Pipelines: Texas Court Ruling Allows Permian Highway Pipeline Project to Move Forward
On June 25, 2019, the Travis County District Court issued a letter with a ruling in favor of the Texas Railroad Commission (Commission) and Kinder Morgan Texas Pipeline, LLC, allowing the Permian Highway Pipeline project to move forward. The original petition was filed in April 2019 by Hays County, the City of Kyle, and private landowners to address the use of eminent domain in obtaining land for pipeline projects (Sansom v. Texas Railroad Commission et al., 2019 WL 1772866). The plaintiffs alleged that the Commission implemented insufficient standards to allow gas utilities the right to exercise eminent domain. In addition, the plaintiffs argued that Kinder Morgan’s actions were unconstitutional by applying these eminent domain provisions. The court, however, dismissed the claims against the Commission, ruling that the Commission does not have the authority to grant eminent domain power to utility companies. The court also dismissed the claims against Kinder Morgan, holding that their actions did not “violate the separation of powers provision in the Texas Constitution.” The Permian Highway Pipeline project consists of 430 miles of pipeline designed to carry 2.1 Bcf/d of natural gas from Waha, Texas to the U.S. Gulf Coast.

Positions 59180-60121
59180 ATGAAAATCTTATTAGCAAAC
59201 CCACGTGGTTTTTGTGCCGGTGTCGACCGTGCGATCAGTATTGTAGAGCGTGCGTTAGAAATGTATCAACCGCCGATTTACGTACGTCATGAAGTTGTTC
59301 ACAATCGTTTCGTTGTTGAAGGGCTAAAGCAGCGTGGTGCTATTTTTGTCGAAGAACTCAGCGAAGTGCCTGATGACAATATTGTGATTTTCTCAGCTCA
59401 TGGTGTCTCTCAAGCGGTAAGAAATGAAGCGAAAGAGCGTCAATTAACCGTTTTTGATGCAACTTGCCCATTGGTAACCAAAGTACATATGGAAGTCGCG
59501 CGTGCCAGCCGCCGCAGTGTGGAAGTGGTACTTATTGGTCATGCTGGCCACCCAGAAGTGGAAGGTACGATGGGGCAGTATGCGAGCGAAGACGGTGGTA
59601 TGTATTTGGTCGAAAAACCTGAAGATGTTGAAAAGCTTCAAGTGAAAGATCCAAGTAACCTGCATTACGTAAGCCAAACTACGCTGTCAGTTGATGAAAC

State Regulation: Pennsylvania Senate Passes Bill Amending Clean Streams Law
On June 26, 2019, the Pennsylvania Senate passed Bill 619, amending an Act known as the Clean Streams Law (P.L.1987, No.394). The amendment would alter definitions in the Act and change reporting provisions for spills or discharges. More specifically, the bill amends the definition of pollution to exclude accidental spills that do not violate “numeric water quality criteria.” In addition, operators would be required to report a discharge or spill only if it would violate water quality criteria, violate federal discharge limits, and if the operator does not have a permit for the discharge in question. The bill has moved to the Pennsylvania House of Representatives where it was referred to the Environmental Resources and Energy Committee on June 27, 2019.